The BBC has a good article about Google’s free/paid news announcement called first-click-free which enables news outlets to let Google index and show their news, but then limit the number of “free” articles you can read to five per day:
We’ve updated the program so that publishers can limit users to no more than five pages per day without registering or subscribing.
Rupert Murdoch has made clear his desire to see other papers in his worldwide stable follow the Wall Street Journal’s lead in asking readers to pay for at least some of their online journalism. And he’s also expressed, in forceful terms, his view that Google – and the BBC for that matter – are an obstacle to those plans because they provide a route to so much free news.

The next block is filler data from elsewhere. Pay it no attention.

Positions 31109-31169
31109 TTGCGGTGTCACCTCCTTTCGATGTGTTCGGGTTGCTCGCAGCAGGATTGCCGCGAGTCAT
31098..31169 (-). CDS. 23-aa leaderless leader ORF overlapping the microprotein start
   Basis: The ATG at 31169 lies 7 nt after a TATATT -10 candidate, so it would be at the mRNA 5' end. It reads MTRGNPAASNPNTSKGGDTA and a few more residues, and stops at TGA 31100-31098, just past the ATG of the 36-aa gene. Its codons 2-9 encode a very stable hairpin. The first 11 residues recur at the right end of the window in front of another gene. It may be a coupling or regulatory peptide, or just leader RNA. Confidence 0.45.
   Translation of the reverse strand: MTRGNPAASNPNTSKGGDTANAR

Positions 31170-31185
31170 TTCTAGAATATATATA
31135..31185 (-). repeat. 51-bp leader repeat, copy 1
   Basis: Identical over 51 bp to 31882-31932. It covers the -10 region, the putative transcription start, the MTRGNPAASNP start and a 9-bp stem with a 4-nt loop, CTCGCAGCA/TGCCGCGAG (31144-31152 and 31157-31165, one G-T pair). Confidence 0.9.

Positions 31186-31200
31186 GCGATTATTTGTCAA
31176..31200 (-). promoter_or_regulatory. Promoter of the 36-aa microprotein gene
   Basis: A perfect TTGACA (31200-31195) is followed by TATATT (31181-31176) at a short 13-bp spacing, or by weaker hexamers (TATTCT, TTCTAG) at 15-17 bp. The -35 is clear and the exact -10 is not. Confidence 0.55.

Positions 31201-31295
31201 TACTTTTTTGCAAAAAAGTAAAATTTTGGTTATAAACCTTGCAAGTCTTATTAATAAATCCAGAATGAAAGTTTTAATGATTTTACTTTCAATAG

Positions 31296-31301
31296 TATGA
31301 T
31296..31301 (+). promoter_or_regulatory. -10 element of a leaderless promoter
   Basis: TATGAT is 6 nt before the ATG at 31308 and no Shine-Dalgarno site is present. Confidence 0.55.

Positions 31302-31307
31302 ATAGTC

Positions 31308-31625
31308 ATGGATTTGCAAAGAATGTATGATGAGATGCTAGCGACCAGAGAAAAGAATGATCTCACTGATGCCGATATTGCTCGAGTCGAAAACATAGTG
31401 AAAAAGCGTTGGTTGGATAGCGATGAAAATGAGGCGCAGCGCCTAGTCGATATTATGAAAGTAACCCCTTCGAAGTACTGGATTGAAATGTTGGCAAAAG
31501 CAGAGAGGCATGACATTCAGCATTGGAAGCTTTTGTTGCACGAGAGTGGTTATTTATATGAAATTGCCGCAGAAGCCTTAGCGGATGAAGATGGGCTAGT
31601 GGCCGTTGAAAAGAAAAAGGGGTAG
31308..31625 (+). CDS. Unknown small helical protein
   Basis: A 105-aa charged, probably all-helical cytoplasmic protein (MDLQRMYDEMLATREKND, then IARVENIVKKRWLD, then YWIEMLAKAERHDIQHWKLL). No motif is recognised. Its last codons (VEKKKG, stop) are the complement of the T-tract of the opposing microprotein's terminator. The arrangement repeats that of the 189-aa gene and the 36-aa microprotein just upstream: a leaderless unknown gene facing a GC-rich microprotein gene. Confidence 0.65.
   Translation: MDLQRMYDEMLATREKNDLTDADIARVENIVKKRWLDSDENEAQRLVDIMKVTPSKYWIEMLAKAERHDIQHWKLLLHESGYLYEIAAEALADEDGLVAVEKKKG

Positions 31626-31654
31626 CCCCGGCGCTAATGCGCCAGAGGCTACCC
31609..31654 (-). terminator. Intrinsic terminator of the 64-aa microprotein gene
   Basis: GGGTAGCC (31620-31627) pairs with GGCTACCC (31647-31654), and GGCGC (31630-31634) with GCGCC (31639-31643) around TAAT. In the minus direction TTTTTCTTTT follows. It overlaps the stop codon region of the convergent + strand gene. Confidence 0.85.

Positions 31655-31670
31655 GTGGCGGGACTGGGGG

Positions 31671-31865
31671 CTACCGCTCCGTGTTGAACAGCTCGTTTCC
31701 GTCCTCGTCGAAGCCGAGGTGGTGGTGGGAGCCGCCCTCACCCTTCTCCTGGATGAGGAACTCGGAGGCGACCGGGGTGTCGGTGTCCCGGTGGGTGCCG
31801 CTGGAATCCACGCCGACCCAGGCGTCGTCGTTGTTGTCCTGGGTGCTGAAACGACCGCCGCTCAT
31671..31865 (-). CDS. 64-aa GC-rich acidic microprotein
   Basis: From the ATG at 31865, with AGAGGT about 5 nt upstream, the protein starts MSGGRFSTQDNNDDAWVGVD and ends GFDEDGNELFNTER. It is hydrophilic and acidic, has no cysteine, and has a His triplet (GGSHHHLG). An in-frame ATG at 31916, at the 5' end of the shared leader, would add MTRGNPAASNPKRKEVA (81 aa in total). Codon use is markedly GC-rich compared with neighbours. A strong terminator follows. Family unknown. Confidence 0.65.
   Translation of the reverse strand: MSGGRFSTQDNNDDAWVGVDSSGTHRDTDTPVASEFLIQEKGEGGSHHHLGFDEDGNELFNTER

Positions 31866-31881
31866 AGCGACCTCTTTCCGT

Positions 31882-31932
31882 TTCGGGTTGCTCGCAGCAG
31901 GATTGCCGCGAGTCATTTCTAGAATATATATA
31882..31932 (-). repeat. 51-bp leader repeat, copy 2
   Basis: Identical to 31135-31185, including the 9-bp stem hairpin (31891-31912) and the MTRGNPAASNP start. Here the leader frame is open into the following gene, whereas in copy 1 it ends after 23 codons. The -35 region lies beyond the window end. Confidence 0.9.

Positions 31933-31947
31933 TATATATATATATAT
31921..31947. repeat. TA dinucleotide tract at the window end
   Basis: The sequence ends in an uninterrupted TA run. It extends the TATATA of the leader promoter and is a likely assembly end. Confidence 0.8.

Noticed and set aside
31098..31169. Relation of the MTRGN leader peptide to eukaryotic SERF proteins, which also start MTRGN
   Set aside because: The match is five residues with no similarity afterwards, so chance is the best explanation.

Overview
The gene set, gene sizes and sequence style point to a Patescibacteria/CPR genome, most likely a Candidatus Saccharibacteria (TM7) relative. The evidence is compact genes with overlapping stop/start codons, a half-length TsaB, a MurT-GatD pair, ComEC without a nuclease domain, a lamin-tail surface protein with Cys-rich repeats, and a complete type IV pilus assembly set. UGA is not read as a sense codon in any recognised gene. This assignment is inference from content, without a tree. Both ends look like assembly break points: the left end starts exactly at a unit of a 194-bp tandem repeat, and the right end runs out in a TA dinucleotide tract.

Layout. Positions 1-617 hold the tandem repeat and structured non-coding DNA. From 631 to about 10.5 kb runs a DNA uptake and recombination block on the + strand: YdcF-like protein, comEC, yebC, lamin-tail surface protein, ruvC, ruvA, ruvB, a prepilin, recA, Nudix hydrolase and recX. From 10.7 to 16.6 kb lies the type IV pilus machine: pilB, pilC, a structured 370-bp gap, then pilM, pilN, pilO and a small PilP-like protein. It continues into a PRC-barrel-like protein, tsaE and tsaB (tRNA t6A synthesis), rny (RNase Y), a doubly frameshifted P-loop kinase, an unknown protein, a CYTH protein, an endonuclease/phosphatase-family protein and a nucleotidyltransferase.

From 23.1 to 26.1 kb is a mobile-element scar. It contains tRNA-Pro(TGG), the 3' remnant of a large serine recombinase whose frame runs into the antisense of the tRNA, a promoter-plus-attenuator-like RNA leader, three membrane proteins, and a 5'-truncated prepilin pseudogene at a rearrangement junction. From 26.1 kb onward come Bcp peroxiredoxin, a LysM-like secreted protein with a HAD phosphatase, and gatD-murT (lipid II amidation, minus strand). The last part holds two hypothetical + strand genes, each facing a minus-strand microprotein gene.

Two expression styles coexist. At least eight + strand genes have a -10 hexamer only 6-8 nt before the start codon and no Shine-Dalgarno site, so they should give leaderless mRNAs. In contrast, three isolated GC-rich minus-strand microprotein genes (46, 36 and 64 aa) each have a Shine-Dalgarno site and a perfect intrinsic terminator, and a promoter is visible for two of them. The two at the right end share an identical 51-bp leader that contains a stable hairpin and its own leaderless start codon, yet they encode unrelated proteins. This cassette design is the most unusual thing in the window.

In my opinion, Murdoch and other news outlets have only two cards to play: Either make their news so interesting, so exclusive, so relevant and niched, personalized and so amazing that people will keel over and die if they can’t read it, or realize that, if you want to appeal to the masses, the masses don’t want to pay dollars for it… at least not in the traditional sense.
The good news is read, shared, commented, revised and rebuffed by its own readers and created into something new and interesting every single millisecond.
The uninteresting news simply never. gets. read.
This is not Google bowing to the publisher. This is Google playing its cards to ensure it has top content in its engine, and when the day comes that the big mass media players finally give in to reality that “pay for access” won’t cut it anymore, Google will already be so far out ahead nobody will be able to catch up.
Geek News Central and others agree with me.
Good luck mass media. See you in the funnies.